The surface morphology evolution of the ZrO2                        MSaZrO2       500                539         18       2243
coatings deposited on MS and heat treated at                                         600                534         21       1434
different temperatures is presented in Fig. 2. It can                                700                520         27       1005
                                                                                     800                547        109        184
be observed (Fig. 2a±c) that more compact ®lms are
obtained when the densi®cation is carried out at
higher temperatures. Thus, the ®lm heat-treated at
600 8C (Fig. 2a) presents cracks on the surface while
those densi®ed at 700 8C (Fig. 2b) and 800 8C                          evolution is the reaction for the cathodic branch of
(Fig. 2c) are continuous. Additionally, Fig. 2c shows                  all curves. The cathodic current density for the heat-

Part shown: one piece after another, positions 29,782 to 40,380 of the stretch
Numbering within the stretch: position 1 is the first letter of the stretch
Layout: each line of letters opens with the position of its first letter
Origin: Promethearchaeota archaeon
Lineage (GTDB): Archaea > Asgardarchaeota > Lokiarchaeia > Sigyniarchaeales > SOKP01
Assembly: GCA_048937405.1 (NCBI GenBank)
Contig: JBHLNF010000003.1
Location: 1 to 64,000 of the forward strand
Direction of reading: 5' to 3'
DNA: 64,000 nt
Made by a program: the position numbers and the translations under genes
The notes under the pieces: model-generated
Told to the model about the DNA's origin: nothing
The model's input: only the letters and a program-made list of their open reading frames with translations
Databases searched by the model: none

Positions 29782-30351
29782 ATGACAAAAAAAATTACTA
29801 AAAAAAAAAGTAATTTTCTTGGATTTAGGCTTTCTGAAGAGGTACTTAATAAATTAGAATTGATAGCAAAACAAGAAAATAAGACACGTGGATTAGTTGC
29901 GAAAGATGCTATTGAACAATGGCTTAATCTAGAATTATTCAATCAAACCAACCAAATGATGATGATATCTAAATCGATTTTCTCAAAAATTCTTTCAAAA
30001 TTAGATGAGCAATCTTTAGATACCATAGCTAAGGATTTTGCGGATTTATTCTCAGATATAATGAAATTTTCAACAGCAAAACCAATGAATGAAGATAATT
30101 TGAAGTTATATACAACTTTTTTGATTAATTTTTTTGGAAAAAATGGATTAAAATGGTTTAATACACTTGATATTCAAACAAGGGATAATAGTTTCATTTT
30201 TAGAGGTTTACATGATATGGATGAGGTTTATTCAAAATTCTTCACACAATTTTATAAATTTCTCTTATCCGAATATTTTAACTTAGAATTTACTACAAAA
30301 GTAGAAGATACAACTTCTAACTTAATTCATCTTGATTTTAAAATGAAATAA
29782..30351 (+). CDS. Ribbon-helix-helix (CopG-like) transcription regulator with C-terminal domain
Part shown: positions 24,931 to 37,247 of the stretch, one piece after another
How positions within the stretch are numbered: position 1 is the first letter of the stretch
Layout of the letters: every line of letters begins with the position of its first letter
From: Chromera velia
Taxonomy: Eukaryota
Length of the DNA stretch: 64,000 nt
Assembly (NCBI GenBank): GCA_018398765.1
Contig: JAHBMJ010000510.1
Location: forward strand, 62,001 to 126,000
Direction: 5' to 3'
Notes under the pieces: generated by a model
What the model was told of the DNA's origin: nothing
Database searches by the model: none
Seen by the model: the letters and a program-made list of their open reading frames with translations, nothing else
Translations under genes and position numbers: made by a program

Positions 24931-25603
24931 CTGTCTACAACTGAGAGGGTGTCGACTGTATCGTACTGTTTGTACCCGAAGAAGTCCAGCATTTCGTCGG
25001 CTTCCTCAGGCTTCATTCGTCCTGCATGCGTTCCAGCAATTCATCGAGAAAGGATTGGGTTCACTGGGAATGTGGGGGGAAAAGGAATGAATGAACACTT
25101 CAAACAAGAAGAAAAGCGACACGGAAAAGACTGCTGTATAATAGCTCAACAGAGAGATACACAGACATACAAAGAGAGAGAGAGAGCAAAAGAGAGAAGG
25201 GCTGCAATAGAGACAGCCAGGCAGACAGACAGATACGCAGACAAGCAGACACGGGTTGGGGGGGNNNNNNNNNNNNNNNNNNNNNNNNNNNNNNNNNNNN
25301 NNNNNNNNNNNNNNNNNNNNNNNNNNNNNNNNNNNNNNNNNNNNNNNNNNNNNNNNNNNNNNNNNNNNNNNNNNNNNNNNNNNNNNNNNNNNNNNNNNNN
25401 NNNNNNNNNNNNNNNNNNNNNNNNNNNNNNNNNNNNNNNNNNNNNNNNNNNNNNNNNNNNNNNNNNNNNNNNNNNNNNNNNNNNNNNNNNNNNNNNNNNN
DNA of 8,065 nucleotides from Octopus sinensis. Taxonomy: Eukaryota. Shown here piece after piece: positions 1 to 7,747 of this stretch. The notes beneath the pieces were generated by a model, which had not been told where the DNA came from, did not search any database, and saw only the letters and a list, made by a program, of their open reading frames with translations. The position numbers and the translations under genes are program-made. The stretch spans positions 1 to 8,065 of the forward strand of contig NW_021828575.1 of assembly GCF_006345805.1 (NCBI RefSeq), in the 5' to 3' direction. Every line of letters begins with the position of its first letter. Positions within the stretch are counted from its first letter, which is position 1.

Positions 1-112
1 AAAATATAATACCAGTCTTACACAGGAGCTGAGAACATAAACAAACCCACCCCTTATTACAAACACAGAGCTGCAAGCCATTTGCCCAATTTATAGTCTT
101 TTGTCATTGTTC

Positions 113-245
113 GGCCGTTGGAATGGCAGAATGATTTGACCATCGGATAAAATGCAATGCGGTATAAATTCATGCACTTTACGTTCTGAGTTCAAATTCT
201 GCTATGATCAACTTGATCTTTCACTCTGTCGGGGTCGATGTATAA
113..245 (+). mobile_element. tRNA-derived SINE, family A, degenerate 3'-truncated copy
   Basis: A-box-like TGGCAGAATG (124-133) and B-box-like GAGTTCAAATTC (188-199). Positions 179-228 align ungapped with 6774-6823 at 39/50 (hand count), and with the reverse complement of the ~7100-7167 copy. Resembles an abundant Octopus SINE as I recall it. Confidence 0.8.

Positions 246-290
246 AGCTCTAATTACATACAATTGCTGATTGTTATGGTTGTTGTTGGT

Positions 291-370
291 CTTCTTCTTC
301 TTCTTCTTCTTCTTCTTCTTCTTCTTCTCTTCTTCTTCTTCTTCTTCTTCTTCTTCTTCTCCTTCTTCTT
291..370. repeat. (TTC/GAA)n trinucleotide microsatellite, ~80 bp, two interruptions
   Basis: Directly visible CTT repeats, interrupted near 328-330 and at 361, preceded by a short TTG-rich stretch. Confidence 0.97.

a surface ®lm with well-de®ned grain boundaries. X-                    treated MS is somewhat lower than that of the
ray analysis of these samples revealed the presence                    untreated substrate, as shown by curves b and a in
of a mixture of monoclinic and tetragonal ZrO2                         Fig. 3. Additionally, the presence of the coating
structures. This agrees with previously reported                       (curve c) shifts the cathodic current densities
results [5, 13]. For comparison, Fig. 2d shows that                    towards lower values. In all cases, the slope of the
the ®lm heat treated for 2 h at 800 8C in an air                       Tafel region is approximately constant, suggesting
atmosphere is discontinuous and non-adherent owing                     that the reaction mechanism remains unchanged.
to the simultaneous growth of an iron oxide layer                      This indicates that the ZrO2 ®lm acts as a physical
from the substrate. EDXA of the latter sample                          barrier that diminishes the exposed area of the
showed that ZrO2 is mainly located at the boundaries                   substrate to the electrolyte. This behaviour is very
of the islands (clear regions) while the iron oxides                   similar to that observed for the sol±gel-derived ®lms